kwesispotlightupdateTyler Perry is the master at discovering new talent and inaugurates two young rising African stars 10-year old Kwesi Boakye and Hope Olaide Wilson, to his latest number one film “I Can Do Bad All By Myself.” The film hit theaters on Friday, September 11th. The red carpet was rolled out for the screening, held several days prior in the heart of Chelsea, Manhattan. The premier generated a media frenzy as we all waited in line to get the best shot, sound bite or a quick interview from the all star cast: Taraji Henson, Gladys Knight, Mary J. Blige and Tyler Perry.

In all of Tyler’s movies there is always a message of hope and faith. He also believes strongly that, “Somebody has to give the underdog a chance. As you will see in this movie there is a lot of new and great talent.”

Kwesi Boakye, a Los Angeles native with Ghanaian heritage lights up the screen with his cute face and witty charm playing “Manny,” a troubled kid. Hope Olaide Wilson London born with Nigerian roots, gives a phenomenal dramatic performance as she plays “Jennifer,” Manny’s teenage older sister. Tyler’s new protégé and protégée are receiving outstanding reviews.

Tyler Perry is not the only one bragging about his new faces to the Hollywood screen, for Taraji Henson describes Kwesi’s performance in an interview as impressive and amazed at his ability to cry on cue. Kwesi modestly describes his crying techniques as just being easy, “I just think about something sad like how my dog got hit by a car and then I cry.”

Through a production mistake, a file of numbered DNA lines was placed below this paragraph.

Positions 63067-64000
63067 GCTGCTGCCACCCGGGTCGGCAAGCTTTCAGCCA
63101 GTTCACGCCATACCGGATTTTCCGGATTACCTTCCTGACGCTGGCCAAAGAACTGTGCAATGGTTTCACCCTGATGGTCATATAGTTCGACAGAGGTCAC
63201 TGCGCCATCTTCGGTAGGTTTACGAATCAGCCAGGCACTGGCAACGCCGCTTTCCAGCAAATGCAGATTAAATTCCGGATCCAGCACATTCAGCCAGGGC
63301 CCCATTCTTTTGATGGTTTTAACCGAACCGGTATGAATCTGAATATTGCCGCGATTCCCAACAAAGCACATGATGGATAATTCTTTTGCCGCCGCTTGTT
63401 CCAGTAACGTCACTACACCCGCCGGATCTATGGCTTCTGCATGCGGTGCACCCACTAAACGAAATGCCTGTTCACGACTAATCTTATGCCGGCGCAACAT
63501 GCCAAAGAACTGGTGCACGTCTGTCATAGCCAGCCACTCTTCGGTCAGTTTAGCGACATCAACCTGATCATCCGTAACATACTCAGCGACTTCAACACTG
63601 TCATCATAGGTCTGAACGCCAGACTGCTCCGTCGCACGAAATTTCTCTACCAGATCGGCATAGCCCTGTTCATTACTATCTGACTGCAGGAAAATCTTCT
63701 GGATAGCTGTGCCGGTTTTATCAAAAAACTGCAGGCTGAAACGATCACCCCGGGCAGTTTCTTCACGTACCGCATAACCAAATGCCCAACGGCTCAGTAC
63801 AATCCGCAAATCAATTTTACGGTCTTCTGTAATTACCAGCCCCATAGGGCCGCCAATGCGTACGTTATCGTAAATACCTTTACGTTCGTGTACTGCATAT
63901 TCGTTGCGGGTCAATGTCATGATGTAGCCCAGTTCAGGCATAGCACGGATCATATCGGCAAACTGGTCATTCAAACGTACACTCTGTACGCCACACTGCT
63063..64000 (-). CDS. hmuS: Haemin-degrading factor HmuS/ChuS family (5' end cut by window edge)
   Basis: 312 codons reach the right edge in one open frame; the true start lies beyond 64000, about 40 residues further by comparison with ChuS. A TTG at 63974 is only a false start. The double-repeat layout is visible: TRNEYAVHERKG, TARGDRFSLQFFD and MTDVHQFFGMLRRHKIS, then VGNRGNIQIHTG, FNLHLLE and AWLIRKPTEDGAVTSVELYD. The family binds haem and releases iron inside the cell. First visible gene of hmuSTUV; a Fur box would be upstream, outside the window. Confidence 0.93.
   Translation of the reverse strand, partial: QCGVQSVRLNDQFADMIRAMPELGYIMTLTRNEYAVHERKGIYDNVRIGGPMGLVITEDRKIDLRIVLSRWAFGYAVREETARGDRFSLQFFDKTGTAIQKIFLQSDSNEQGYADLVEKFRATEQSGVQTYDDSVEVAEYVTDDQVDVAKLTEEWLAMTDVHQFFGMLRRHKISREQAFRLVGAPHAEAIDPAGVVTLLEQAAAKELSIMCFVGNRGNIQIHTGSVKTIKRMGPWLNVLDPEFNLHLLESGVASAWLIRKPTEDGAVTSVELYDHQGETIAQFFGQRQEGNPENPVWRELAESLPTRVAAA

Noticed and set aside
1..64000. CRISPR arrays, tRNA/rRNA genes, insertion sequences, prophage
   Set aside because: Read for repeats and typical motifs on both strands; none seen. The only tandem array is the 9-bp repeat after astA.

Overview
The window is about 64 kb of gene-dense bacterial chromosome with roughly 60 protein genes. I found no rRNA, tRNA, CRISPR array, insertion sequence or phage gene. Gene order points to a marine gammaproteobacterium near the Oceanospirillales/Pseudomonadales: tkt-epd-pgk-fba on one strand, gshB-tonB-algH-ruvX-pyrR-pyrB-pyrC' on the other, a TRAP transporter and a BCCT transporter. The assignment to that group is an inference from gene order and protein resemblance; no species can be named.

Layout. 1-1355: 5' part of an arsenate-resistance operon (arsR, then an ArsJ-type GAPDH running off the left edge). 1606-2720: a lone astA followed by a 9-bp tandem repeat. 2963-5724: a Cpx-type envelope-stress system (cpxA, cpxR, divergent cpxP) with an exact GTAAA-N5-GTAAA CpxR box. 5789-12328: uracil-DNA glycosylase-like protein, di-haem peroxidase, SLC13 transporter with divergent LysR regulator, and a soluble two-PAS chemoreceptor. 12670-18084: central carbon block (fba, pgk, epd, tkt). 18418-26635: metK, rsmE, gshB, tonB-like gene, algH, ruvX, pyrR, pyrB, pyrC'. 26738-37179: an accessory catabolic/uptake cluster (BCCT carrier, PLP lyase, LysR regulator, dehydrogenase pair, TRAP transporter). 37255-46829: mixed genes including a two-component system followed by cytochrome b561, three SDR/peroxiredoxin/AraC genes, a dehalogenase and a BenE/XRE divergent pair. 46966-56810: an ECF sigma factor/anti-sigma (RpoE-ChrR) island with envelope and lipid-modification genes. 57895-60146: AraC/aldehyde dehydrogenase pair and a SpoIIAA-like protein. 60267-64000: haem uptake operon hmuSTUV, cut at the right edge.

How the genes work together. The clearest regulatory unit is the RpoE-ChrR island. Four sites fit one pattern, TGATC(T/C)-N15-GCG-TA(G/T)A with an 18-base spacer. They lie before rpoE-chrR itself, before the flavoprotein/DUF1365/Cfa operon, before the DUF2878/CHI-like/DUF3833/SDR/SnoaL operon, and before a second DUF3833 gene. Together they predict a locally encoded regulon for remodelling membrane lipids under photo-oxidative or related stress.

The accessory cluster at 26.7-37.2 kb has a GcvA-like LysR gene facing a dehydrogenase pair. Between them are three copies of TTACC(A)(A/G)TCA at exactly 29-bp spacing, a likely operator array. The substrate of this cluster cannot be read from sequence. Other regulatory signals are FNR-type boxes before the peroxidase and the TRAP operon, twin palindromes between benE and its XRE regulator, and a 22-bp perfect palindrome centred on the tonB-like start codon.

For many adult actors, memorizing lines can be a challenge, but for Kwesi his photographic memory allows him to learn a script of any length with ease. “I am unsure of what the longest script I have had to memorize is,  but it was definitely double digits, one hundred percent.” He described working on set with so many celebrities generated a little nervousness initially but overall “Tyler Perry is cool, a lot of fun and he is like a big kid.”

At such a young age he has a lengthy resume that includes a list of television appearances on multiple episodes of “Days of Our Lives,” “Day Break,” and “Boston Legal.” His talents are not limited to being on-camera. He has contributed his voice to countless animated series and is most noted for his performance on the Award Winning animated feature, Happy Feet. One may assume with such a busy schedule that he is home schooled. Surprisingly enough this confident, humorous and wise beyond his years kid is about to enter the 5th grade with a straight “A” average. “My favorite subject is Math because it is challenging and I like challenges, then I eventually get it.” When he is not auditioning he enjoys playing basketball and reiterates, “I have been playing since I was three.”

These two rising stars are not your typical Hollywood child actors; they come from families of humble beginnings that instill values and a belief system that all things are possible through hard work, preparation and dedication. Like Kwesi, his co-star Hope excelled in school and upon her entering into the American high school system she skipped three grades and graduated from high school at the age of 15.

Overall, when you are on set or in the classroom there is always an opportunity to learn something new. Kwesi’s greatest lesson from working with Tyler Perry was, “I learned how to ad lib.” This naturally poised and articulate 10-year old concluded our interview with one key advice for aspiring young actors “Always keep your head up and never keep your head down.”


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